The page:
Swine flu has begun to spread through American universities where more than 1,600 cases of A(H1N1) infections were recorded in the first week of classes, a health group said Thursday.
Some 1,640 new cases were reported at 165 universities across the country that participate in surveillance conducted by the American College Health Association.
There has been only one hospitalization and no fatalities attributed to the virus among the more than two million students who attend the schools, according to ACHA. There are more than 18 million college and university students nationwide.
But with more than 550 deaths attributed to swine flu across the United States since the virus emerged in April, and with 40 percent of global A(H1N1) fatalities being among young adults in good health, education authorities are trying to mitigate what ACHA has described as the "significant risk" of swine flu's spread in universities.
"It is a lot of cases and it's actually only one week," ACHA president James Turner said, referring to the 1,640 new infections.
"I wouldn't be surprised if we saw many more cases arrive on campuses and we see the outbreak accelerate," he told AFP.
Despite the concerns, Turner said he has spoken with several colleagues at universities across the country and that they report "a very mild disease that for the most part is not leaving students seriously ill.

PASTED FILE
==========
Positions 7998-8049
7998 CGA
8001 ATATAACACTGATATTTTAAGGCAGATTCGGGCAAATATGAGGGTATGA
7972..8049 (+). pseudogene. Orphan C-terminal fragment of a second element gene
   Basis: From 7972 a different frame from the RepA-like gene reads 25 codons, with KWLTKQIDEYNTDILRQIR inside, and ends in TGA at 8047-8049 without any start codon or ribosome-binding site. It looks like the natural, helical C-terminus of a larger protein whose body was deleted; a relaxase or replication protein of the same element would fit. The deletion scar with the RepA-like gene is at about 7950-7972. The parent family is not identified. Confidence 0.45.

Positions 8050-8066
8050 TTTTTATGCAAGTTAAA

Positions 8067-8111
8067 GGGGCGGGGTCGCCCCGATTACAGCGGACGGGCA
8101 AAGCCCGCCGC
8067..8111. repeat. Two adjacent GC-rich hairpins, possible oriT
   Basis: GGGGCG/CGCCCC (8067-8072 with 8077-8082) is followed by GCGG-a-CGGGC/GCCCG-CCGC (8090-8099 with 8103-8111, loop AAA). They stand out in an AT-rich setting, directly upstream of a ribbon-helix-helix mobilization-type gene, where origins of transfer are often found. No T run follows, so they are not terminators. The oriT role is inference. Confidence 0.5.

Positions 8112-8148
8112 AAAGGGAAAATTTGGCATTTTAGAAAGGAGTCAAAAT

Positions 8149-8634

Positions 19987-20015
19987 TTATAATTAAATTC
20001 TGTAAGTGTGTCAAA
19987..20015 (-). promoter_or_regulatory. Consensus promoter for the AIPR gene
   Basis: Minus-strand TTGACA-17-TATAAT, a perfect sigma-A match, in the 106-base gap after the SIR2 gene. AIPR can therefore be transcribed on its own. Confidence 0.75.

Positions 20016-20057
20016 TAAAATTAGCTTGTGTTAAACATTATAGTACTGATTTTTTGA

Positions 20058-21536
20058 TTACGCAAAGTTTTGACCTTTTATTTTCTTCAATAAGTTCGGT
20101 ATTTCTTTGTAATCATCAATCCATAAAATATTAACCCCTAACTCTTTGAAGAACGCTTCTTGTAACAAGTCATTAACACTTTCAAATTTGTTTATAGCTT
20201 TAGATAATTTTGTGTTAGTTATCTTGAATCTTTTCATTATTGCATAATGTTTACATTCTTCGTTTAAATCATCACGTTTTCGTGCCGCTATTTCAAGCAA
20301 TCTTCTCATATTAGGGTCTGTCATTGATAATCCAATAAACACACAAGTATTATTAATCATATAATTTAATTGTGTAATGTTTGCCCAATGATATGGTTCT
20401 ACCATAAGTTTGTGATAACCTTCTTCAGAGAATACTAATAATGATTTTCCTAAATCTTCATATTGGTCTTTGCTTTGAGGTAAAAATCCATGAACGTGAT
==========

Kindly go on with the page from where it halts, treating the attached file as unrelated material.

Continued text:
"They feel miserable for three or four days but they don't seem to be getting complications, or pneumonia," he said.
Many universities are taking no chances, however, and there have been several reports of sick students confining themselves to their dorm rooms and student bodies being made aware of the dangers of swine flu.
"The concern from a public health standpoint is not so much the impact of the disease on otherwise healthy students, but the impact on those who are at risk of complication - students with asthma, diabetes and heart disease."
ACHA says the state of Washington in the US northwest has the highest rate of infection at the reporting schools, with 124.3 cases per 10,000 students, followed by southern states Georgia (80.9) and Mississippi (43.2) and the central state of Kansas (31.3).